RBI will come up with detailed guidelines on the framework for digital payments on offline mode
The central bank conducted 3 successful pilots in different parts of the country during September 2020-June 2021 involving small-value transactions covering a volume of 2.41 Lakh for value INR 1.16 Cr
Further, the RBI has also proposed to lay down a framework for geo-tagging of physical payment acceptance infrastructure which includes Point of Sale (PoS) terminals, Quick Response (QR) codes, used by merchants
In what could be another breakthrough in India’s fintech ecosystem, digital payments will soon be possible in the country even without internet connectivity, courtesy: the Reserve Bank of India.
The RBI on Friday proposed to introduce a framework for carrying out digital payments in offline mode. RBI Governor Shaktikanta Das said that central bank will issue detailed guidelines on the framework in due course.
The development comes after 3 pilots were successfully conducted in different parts of the country during September 2020-June 2021 involving small-value transactions covering a volume of 2.41 Lakh for value INR 1.16 Cr, an RBI statement said.
In August 2020, the central bank had announced a scheme to conduct pilot tests of innovative technology that enables retail digital payments even in situations where internet connectivity is low or is not available.
The announcement has drawn appreciation from the fintech players. Ankit Bhatnagar, Head of Product at Mswipe said: “It will innovate digital payments for services as basic as travel — road, rail and air — where the risk of carrying cash is higher and network availability is unreliable.”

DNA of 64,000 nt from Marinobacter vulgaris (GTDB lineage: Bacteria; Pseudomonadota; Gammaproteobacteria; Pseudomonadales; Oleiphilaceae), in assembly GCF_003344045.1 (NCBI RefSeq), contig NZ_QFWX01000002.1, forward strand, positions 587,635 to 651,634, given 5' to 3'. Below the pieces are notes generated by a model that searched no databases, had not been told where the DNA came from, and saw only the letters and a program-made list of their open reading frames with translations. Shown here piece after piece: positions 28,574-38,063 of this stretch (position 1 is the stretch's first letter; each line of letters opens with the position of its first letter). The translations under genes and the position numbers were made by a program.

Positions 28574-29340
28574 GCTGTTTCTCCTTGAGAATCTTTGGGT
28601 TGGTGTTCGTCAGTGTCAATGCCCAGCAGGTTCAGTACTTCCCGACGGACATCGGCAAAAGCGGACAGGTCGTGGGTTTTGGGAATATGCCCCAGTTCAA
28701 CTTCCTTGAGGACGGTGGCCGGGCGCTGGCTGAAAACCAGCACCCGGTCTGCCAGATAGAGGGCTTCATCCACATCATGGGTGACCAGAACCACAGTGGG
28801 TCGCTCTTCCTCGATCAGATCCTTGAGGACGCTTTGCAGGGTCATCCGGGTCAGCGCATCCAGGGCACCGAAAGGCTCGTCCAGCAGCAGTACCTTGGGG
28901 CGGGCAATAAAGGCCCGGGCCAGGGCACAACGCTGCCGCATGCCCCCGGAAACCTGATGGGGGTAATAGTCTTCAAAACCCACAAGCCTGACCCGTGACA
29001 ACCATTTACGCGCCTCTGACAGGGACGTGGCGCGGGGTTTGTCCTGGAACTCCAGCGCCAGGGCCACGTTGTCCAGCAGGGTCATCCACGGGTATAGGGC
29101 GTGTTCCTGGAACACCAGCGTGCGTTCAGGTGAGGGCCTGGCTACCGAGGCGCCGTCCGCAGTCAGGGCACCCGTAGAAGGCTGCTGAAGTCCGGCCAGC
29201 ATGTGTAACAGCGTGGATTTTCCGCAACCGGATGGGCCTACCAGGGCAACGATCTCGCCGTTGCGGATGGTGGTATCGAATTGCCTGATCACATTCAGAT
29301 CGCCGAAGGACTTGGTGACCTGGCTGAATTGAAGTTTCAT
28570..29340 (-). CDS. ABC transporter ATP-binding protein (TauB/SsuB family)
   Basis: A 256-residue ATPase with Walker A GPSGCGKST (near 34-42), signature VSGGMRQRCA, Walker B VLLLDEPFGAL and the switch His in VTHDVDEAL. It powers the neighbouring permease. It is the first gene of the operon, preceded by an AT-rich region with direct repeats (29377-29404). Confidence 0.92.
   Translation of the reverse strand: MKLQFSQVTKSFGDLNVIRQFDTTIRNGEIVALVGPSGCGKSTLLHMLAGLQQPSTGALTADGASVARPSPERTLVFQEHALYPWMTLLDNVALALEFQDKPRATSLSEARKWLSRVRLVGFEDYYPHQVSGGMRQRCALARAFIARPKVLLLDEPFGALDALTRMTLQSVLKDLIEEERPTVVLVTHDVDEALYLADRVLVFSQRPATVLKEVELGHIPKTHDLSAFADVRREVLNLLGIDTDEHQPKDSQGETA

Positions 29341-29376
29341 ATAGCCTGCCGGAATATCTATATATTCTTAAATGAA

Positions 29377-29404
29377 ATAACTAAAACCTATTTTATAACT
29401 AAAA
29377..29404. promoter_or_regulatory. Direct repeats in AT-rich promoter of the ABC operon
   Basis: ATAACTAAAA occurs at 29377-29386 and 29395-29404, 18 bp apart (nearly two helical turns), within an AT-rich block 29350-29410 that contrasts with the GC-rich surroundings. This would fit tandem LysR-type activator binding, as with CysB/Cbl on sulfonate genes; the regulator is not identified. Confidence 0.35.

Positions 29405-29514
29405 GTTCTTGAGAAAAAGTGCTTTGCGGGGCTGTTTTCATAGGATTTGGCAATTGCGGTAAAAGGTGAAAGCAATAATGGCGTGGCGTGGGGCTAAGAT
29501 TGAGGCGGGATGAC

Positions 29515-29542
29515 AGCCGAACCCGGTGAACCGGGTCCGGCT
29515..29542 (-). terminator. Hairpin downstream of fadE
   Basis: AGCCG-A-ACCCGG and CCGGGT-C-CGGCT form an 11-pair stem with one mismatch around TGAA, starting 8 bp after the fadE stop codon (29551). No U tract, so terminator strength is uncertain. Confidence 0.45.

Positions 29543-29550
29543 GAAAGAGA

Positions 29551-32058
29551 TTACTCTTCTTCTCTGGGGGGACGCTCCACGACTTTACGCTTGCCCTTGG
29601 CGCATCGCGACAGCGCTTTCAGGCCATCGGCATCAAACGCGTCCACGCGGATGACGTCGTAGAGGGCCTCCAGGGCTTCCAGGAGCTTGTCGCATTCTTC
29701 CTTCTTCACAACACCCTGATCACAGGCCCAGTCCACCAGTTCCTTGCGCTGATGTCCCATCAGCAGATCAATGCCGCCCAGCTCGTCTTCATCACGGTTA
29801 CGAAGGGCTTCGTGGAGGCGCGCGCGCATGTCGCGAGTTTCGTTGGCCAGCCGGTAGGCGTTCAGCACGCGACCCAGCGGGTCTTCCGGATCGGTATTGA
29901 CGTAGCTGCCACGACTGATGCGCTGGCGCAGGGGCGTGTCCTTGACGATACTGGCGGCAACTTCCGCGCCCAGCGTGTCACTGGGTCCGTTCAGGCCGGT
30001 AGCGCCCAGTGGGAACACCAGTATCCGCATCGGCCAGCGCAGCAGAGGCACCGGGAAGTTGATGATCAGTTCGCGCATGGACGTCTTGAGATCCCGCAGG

Malcolm Athaide CEO and co-founder, Agrim Housing Finance is of the view that the announcement of retail digital payment solutions in offline mode would improve the access to finance for people in the informal sector.
Further, the central bank has also proposed to lay down a framework for geo-tagging of physical payment acceptance infrastructure which includes Point of Sale (PoS) terminals, Quick Response (QR) codes, used by merchants.
This would complement the Payments Infrastructure Development Fund (PIDF) framework by better deployment of acceptance infrastructure and wider access to digital payments, according to the RBI.
The central bank’s statement noted that to ensure a balanced spread of acceptance infrastructure across the length and breadth of the country, it is essential to ascertain location information of existing payment acceptance infrastructure.
As the digital payment and fintech ecosystem has rapidly grown over the past few years, the Reserve Bank has been active in terms of regulating the sector and improving financial inclusion through digital infrastructure.
Last month, RBI invited applications from several non-banking participants in the lending and payment ecosystem looking to obtain an Aadhaar e-KYC licence.
Digital payment transactions in the country have witnessed a significant rise over the past four years, ever since the launch of the unified payments interface (UPI). In September 2021, 3.65 Bn UPI transactions worth INR 6,54,351 Cr were recorded.
Amid the pandemic, more people opted for digital payment to avoid contact. As per a report by ACI worldwide, India retained the top spot in terms of digital transactions worldwide with 25.5 Bn real-time payments transactions, followed by China. In July, UPI set a new record with 3.24 Bn transactions, up 15.7% from June and INR 6.06 Lakh Cr in payments volume.